Zhou Meichun

Zhou MeichunCut by Hand and Shaped by Palm, a World in the Fabric

Noises of children filled the big campus. “Hello Principal! Hi Principal!” can be heard here and there. The place is Wenhua Elementary School in Miaoli City and the principal is the always-smiling Zhou Meichun. Born in the countryside of Tongluo Township of Miaoli County in 1945, she is endowed with a pair of skillful hands and has create one after another piece of fabric sculpture rich in color and elegant in essence. Anyone who sees it cannot help but want to keep it. Fond of painting since childhood, Zhou meichun started fabric sculpture ten years ago. “I remember glancing at a pile of laundry by the washer. The scattered patches of color and the rhythm of the patterns at that instant formed an interesting design, sultry like a beautiful lady coming out of a bath, extremely attractive with a bit of tired sexiness.” The inspiration presented itself and she began to use different fabric scraps to cut out little animals, females from different eras, and features in aboriginal and Hakka lives to collage on cards accompanied by some sensible wording. She gave these cards to the teachers and students at the school she was working. To her surprise, they were so popular and she found it impossible to quit. As a result, she plunged right into the world of fabric sculpture.

Zhou Meichun Cloth carving - dancingContinuous inspirations soon made the greeting cards too small to display what Zhou Meichun could achieve. She found a picture framer who had similar tastes for art and started to create larger fabric sculptures. She stressed: “Fabric sculpture is just like painting, except the brushes and colors are replaced with scissors and glue.” She often sits back and stares at a common-looking fabric scrap for some time, like there’s a whole world of possibilities inside the fabric, before she picks up the scissors and cuts out the product in one go. It is usually one entire piece and she seldom fails. Her sense of care for things can be noticed in her works; even threads could be used to wind out “An Entanglement of Life”. The same material can appear in various pieces showing different effects. Discarded fabric scraps are given a new life in her hands. She believes everything has its purpose and even the tiniest scrap can have its function if it’s put in the right place. “Doing what can be done with what’s available” and creating endless variations based on the color, pattern and material gives Zhou Meichun the greatest pleasure.

Five swanWhen she was working at Zhaonan Elementary School, some supervisor from the Bureau of Education came to visit and saw some works hanging on the wall in the principal’s office. Out of curiosity, the supervisor asked about them and was surprised to hear she had created them herself. The praises and encouragement from the supervisor gave her a lot of confidence and she organized a fabric sculpture exhibit with some teachers and students. Cheering criticisms swarmed in and encouraged her to carry on. In 2001 under the invitation of Miaoli County Cultural Bureau, she had her own first exhibition entitled: “Fibers, Beauty and Spirit” – Zhou Meichun Original Fabric Sculpture Exhibit. This officially put her artworks in the spotlight. Ever since, she has made great efforts to promote fabric sculpture through displays and seminars to have it become rooted in Miaoli as well as seek development in other places.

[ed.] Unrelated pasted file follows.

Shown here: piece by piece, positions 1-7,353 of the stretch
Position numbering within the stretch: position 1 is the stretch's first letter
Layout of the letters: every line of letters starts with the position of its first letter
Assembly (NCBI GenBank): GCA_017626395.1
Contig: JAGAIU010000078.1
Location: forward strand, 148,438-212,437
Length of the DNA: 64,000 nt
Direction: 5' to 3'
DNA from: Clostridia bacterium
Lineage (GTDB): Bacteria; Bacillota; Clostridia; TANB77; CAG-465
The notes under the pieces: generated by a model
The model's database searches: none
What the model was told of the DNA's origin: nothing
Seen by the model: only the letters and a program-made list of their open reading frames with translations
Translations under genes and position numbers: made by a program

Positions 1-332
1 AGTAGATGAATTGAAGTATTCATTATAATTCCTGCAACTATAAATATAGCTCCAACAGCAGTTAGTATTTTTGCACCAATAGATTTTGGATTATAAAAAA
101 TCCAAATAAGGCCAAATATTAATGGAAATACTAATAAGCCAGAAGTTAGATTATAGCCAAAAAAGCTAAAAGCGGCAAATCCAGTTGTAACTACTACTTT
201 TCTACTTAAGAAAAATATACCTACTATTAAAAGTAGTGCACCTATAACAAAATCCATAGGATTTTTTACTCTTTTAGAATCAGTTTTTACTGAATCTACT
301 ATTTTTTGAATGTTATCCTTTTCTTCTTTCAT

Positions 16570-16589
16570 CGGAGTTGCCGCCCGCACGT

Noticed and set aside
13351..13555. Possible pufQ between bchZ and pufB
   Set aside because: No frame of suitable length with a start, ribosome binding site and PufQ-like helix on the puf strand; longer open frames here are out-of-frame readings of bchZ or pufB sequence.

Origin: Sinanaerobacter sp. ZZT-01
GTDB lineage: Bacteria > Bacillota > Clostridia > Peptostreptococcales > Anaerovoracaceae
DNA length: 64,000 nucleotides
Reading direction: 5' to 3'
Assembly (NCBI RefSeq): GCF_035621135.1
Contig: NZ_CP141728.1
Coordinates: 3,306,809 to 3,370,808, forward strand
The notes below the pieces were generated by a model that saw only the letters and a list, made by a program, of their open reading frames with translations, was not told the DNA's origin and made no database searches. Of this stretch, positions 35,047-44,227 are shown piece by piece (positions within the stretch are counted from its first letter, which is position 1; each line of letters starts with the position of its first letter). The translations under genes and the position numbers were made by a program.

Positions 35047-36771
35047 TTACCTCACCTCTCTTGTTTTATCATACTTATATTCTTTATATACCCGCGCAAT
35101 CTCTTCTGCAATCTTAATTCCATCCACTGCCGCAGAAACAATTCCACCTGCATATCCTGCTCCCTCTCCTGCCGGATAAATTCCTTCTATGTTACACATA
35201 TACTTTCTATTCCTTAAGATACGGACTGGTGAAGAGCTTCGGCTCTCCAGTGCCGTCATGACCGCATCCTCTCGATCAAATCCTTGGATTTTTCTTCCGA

Tribal lifeWalking through the rackets in Wenhua Elementary School, it is obvious that the interactions between the kids and the principal are spontaneous and have no distance. Zhou Meichun’s creativity can be detected in everywhere. “The 24 hours in a day for others I have to use them like there are 48 hours.” She is always pressed for time. Besides running the school, she has to take care of the small vegetable garden in her backyard before it gets dark. Apart from plants, she also likes rocks. A plain-looking rock can become a unique decorative item under her skillful hands.

Certainly, there are also the cooking duty of a housewife and looking after her grandchildren and her mother-in-law, who’s over 90 years of age. When it’s finally all quiet in the deep of the night, she brings out her toolbox containing tailor’s chalks in all kinds of colors, scissors, glue and fabric scraps, and begins to shear, glue and assemble under the light. She gallops in the vast space of imagination and cuts the bits and pieces of life into the picture. “Fabric sculpture allows scraps to have art expressions. It can be artistic or it can be unsophisticated at all.” In her world, everything in life has a meaning. She invites everybody to join her to explore the world of fabric sculpture, learn the Midas touch and experience the beauty of art. (Written by Qi Shifang)